Getting the gospel right is near and dear to the heart of every conservative Christian. The integrity of the gospel is a non-negotiable. In this conviction, we find a true brother in our forefather in the faith, Athanasius.
Hailing from Alexandria, the formative years of his youth were spent amidst the horrible persecution of Christians instigated by Diocletian. Athanasius wrote the book under consideration here in 318, was present as a deacon at the Council of Nicaea, and became the bishop of Alexandria three years later. He would hold this post, though exiled a few times, until his death in 373. Small in stature, he was great in soul, with an unwearied commitment to defend the true Christian faith.
On the Incarnation was not written in the heat of battle against false teaching. Rather, it was written for a new convert named Macarius to instruct him in the fundamentals of the faith. It is, according to Athansius, “a brief statement of the faith of Christ and of the manifestation of his Godhead to us. This will give you a beginning, and you must go on to prove its truth by the study of the Scriptures.”1All quotations taken from the Popular Patristics Series edition of On the Incarnation (Crestwood, NY: St. Vladimir’s Seminary Press, 1977). Athanasius wrote the book to teach that “the renewal of creation has been made by the Self-same Word Who made it in the beginning.”
So I recommend this book to you as a worthwhile doctrinal and practical help to your Christian faith. What is more precious to us as believers than Jesus Christ our Lord? Who among us could not benefit from deeper meditation upon his person and work?
But not only do I recommend On the Incarnation for doctrinal reasons, I recommend it as well as a basic Christian worldview book. The theological disputants of the fourth century were well aware that what they believed about the person of Christ and what they believed about the Trinity were roots from which grew their entire worldview, to use a modern term. As Khaled Anatolios states, “The question that gets closer to the heart of the fourth-century debates is how Christ’s primacy informs the Christian faith as a whole, and, in particular, the Christian understanding of absolute divine transcendence.”2Retrieving Nicaea: The Development and Meaning of Trinitarian Doctrine (Grand Rapids: Baker Academic, 2011), 156.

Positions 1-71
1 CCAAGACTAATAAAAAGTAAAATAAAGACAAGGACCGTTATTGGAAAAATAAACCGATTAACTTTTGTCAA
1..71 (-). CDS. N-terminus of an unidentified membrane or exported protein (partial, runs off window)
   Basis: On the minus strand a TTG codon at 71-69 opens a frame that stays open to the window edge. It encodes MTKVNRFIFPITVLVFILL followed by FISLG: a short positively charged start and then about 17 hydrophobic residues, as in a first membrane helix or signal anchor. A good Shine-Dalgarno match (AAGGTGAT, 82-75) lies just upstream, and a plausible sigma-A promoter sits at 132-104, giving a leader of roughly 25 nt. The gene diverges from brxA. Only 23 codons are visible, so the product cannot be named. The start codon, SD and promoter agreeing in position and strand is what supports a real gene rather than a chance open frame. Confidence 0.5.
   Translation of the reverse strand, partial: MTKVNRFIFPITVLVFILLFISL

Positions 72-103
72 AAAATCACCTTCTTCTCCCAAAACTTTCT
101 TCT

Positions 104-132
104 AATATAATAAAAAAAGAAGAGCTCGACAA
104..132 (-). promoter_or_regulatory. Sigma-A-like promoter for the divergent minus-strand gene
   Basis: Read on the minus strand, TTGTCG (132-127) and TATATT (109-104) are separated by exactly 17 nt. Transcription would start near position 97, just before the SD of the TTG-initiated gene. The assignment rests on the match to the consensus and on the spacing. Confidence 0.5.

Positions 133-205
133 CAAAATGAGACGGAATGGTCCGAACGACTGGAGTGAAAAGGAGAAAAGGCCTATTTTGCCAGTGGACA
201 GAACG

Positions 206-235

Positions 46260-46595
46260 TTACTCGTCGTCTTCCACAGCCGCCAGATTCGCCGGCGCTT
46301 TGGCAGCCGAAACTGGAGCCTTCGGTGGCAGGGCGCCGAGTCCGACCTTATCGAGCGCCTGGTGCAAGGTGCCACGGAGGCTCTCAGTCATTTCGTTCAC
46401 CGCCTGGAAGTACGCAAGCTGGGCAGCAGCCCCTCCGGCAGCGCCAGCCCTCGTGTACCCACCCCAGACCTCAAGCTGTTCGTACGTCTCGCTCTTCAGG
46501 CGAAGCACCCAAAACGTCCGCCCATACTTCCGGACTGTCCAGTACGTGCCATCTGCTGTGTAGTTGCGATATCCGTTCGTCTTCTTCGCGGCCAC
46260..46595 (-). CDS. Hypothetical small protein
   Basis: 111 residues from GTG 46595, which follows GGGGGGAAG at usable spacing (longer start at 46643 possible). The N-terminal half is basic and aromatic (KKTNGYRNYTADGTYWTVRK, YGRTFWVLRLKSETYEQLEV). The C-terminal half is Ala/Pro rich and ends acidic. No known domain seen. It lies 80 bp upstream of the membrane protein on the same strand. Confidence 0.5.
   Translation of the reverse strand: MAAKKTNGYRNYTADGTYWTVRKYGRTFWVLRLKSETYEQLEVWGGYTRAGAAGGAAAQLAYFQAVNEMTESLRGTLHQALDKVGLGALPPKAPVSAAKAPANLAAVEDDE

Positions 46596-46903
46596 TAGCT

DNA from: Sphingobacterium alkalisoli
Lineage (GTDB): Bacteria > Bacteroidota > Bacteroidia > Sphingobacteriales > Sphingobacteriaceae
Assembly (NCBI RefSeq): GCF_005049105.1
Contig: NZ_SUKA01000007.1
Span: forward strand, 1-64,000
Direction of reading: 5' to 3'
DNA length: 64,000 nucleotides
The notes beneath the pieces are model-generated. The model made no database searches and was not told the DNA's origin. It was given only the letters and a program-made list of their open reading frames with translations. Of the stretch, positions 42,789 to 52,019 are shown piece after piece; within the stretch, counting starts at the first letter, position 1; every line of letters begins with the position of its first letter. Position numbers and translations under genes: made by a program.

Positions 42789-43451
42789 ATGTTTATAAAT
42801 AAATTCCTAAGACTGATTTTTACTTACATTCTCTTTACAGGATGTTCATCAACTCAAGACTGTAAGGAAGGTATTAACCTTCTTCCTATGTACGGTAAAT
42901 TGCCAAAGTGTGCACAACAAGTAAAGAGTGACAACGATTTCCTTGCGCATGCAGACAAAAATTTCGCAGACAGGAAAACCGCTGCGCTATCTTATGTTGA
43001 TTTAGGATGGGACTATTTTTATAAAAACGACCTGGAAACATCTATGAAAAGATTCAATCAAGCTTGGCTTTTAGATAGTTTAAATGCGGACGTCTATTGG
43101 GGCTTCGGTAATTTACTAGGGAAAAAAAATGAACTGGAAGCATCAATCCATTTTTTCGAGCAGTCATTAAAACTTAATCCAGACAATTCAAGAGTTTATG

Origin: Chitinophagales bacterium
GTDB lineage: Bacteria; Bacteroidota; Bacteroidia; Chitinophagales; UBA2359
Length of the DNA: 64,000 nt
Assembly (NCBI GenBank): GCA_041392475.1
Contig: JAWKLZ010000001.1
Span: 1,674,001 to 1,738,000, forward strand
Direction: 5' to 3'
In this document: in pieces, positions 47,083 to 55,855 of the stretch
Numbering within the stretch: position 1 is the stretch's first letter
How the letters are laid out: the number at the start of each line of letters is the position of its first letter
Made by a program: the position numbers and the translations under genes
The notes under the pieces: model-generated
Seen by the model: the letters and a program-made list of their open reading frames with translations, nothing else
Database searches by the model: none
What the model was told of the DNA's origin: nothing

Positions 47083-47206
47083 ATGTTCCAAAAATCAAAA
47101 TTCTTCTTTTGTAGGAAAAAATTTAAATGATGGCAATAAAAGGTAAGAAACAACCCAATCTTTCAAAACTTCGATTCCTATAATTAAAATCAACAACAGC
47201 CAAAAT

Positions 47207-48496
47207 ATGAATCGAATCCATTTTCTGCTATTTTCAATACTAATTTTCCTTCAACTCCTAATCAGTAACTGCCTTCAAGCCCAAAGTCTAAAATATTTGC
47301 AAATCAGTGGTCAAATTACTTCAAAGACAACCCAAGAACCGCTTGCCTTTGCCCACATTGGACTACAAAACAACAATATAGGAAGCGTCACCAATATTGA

At the heart of every society is the question, “How does man relate to God (or, if you like, the divine)?” Every structured manner of human relation contains an implicit corollary to that question. What is reality like? How do we know it? How do we participate in it?
One of the deep assumptions of a conservative Christian mindset is that reality is not merely a matter of will. In contrast, a liberal mindset tends to conceive that social reality is constructed by will, whether it is a social contract theory or a pro-choice position on abortion. Throughout his life, Athanasius contended that the Word was not merely a product of the Father’s will but was begotten of the Father. There is a unity of being in the Trinity and not merely a unity of willing. This single fact is momentous in its consequences.
The more the biblical doctrine of God and Christ, hammered out and tested in manifold ways over the course of church history, crashes upon us like a tidal wave, the better prepared we will be to worship him rightly, reverently, and gloriously, in keeping with his character.
You will not find Athanasius a perfect guide on all doctrinal matters, but this is to be expected. Many doctrinal issues had not yet come under intense scrutiny generated by controversy, so we do not see Athanasius speaking with the refinement that we would expect of someone writing today. Yet Athanasius is very important precisely because he does not speak as one writing today would. C. S. Lewis says it this way in his justly famous introduction to this work:
Every age has its own outlook. It is especially good at seeing certain truths and specially liable to make certain mistakes. We all, therefore, need the books that will correct the characteristic mistakes of our own period. And that means the old books. . . . Not, of course, that there is any magic about the past. People were no cleverer then than they are now; they made as many mistakes as we. But not the same mistakes.
So take up and read On the Incarnation. You will be drawn to Christ, and you will be fortified to live faithfully in this present age.
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